Saturday, November 28, 2015

A Companion to Chinese Art

Martin J. Powers & Katherine R. Tsiang

Chichester : Wiley-Blackwell 

Publication Year:

Exploring the history of art in China from its earliest incarnations to the present day, this comprehensive volume includes two dozen newly-commissioned essays spanning the theories, genres, and media central to Chinese art and theory throughout its history.

Table of Contents:

List of Figures xi
Notes on Contributors xv

Introduction 1
Martin J. Powers and Katherine R. Tsiang

Part I Production and Distribution 27

1 Court Painting 29
Patricia Ebrey

2 The Culture of Art Collecting in Imperial China 47
Scarlett Jang

3 Art, Print, and Cultural Discourse in Early Modern China 73
J. P. Park

4 Art and Early Chinese Archaeological Materials 91
Xiaoneng Yang

Part II Representation and Reality 113

5 Figure Painting: Fragments of the Precious Mirror 115
Shane McCausland

6 The Language of Portraiture in China 136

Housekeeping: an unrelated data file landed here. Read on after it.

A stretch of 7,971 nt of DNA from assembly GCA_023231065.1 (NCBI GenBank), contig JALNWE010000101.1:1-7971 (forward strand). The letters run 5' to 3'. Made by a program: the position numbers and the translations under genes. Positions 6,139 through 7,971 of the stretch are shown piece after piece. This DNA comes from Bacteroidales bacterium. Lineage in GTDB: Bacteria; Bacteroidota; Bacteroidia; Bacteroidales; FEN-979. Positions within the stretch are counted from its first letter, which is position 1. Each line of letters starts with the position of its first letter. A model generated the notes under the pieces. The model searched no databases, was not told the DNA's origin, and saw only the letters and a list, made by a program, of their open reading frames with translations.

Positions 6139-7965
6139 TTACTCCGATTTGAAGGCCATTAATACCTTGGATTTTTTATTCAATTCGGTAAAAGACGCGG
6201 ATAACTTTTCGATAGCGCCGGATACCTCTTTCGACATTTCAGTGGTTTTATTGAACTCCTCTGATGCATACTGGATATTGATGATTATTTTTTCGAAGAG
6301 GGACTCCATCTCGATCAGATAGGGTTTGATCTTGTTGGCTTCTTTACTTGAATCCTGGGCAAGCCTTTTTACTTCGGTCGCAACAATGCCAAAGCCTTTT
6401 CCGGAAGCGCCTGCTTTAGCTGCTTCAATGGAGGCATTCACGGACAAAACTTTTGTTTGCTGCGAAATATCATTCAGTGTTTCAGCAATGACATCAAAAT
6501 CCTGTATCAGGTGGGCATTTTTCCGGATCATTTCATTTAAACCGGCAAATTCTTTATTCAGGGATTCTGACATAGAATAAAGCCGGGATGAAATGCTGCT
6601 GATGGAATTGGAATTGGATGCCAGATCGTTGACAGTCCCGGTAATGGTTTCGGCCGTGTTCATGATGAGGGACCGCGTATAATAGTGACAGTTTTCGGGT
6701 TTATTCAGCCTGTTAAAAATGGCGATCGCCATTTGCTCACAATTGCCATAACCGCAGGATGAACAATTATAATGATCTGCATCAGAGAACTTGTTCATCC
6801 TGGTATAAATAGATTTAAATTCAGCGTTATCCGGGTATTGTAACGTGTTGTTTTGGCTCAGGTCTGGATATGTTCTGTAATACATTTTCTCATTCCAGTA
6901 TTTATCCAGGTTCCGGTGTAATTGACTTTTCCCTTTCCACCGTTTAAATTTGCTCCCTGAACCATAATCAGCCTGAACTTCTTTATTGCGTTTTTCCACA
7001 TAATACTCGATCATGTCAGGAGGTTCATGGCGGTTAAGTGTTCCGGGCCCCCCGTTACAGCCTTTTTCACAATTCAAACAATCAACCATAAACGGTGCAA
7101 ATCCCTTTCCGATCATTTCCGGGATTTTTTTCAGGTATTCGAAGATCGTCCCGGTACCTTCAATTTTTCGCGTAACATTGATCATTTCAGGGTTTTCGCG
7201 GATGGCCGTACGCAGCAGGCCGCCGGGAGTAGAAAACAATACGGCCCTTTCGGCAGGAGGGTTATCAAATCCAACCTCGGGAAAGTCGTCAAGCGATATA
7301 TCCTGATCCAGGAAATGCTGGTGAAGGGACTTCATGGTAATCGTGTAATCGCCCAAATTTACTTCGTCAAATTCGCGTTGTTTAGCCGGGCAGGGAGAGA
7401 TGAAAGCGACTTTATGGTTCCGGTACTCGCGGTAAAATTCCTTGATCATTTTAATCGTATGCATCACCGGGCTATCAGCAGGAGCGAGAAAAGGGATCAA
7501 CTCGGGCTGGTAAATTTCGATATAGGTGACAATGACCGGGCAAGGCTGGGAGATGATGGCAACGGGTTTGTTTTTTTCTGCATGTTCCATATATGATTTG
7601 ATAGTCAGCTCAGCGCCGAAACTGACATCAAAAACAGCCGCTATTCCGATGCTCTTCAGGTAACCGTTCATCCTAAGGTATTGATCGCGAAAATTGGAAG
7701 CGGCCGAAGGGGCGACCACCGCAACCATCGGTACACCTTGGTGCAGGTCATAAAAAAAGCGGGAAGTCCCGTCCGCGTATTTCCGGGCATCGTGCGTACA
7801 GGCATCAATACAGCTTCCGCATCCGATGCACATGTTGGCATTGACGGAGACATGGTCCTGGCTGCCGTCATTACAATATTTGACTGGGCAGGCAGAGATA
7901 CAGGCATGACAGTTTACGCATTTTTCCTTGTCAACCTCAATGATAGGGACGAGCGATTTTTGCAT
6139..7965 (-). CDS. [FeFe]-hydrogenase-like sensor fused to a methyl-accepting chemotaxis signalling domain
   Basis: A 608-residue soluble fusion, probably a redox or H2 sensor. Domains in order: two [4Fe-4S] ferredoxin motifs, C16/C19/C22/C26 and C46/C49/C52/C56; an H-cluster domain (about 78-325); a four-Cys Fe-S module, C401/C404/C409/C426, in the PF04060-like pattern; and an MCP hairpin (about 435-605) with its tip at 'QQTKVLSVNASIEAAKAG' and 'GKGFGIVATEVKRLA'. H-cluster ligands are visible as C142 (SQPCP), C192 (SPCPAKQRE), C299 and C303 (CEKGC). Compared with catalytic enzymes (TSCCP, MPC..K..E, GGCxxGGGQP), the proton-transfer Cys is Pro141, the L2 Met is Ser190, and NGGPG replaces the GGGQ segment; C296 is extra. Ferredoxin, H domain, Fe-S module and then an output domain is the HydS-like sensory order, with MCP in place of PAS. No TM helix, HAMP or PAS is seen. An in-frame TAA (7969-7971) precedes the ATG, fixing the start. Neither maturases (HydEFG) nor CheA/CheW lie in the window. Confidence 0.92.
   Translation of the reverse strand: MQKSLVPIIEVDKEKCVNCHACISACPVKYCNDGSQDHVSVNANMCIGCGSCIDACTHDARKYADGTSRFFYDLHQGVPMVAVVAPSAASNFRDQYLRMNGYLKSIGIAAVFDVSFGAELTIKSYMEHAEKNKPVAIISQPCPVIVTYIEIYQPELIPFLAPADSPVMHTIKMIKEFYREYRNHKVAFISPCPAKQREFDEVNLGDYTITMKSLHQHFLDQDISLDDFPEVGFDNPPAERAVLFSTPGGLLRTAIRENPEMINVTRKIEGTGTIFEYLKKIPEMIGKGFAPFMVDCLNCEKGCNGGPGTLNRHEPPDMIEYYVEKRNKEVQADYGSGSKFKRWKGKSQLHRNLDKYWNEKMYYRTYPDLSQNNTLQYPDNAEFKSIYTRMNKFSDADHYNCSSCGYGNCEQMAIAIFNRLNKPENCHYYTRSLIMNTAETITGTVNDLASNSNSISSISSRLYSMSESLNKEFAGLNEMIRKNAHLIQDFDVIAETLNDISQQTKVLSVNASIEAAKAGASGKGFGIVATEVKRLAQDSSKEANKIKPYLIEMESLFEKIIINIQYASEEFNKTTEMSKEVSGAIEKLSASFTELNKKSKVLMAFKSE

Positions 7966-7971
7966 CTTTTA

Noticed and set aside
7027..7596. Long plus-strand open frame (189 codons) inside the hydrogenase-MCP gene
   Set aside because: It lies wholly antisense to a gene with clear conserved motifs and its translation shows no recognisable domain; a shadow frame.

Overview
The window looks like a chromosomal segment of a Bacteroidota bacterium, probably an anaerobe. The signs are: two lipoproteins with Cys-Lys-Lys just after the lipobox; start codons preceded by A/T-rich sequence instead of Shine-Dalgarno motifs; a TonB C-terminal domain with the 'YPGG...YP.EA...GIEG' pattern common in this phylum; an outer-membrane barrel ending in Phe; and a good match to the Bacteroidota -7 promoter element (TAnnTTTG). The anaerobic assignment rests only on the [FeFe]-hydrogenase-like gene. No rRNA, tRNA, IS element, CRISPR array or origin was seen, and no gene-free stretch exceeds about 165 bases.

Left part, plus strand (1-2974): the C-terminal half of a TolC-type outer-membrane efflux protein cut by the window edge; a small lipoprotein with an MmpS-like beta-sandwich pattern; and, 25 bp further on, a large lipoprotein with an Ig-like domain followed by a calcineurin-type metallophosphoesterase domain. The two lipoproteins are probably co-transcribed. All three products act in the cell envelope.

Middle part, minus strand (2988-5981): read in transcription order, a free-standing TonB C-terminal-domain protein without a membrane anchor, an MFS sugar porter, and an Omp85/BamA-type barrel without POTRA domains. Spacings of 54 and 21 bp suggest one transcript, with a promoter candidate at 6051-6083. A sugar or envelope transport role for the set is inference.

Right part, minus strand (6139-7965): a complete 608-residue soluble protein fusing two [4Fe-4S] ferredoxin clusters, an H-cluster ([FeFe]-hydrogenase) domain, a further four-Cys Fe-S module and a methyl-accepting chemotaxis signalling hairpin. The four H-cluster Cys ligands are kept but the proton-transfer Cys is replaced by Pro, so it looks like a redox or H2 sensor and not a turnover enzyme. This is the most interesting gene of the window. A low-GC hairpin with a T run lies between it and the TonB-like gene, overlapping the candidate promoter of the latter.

Dora C. Y. Ching

7 Visualizing the Divine in Medieval China 158
Katherine R. Tsiang

8 Landscape 177
Peter C. Sturman

9 Concepts of Architectural Space in Historical Chinese Thought 195
Cary Y. Liu

10 Time in Early Chinese Art 212
Eugene Y. Wang

Part III Theories and Terms 233

11 The Art of “Ritual Artifacts” (Liqi 禮器): Discourse and Practice 235
Wu Hung

12 Classification, Canon, and Genre 254
Richard Vinograd

13 Conceptual and Qualitative Terms in Historical Perspective 277
Ronald Egan

14 Imitation and Originality, Theory and Practice 293
Ginger Cheng-chi Hs¨u

15 Calligraphy 312
Qianshen Bai

16 Emptiness-Substance: Xushi 329
Jason C. Kuo

Part IV Objects and Persons 349

17 Artistic Status and Social Agency 351
Martin J. Powers

18 Ornament in China 371
Jessica Rawson

19 Folding Fans and Early Modern Mirrors 392
Antonia Finnane

20 Garden Art 410
Xin Wu

21 Commercial Advertising Art in 1840–1940s “China” 431
Tani E. Barlow

Part V Word and Image 455

22 Words in Chinese Painting 457
Alfreda Murck

23 On the Origins of Literati Painting in the Song Dynasty 474
Jerome Silbergeld

24 Poetry and Pictorial Expression in Chinese Painting 499
Susan Bush

25 Popular Literature and Visual Culture in Early Modern China 517
Jianhua Chen

Index 535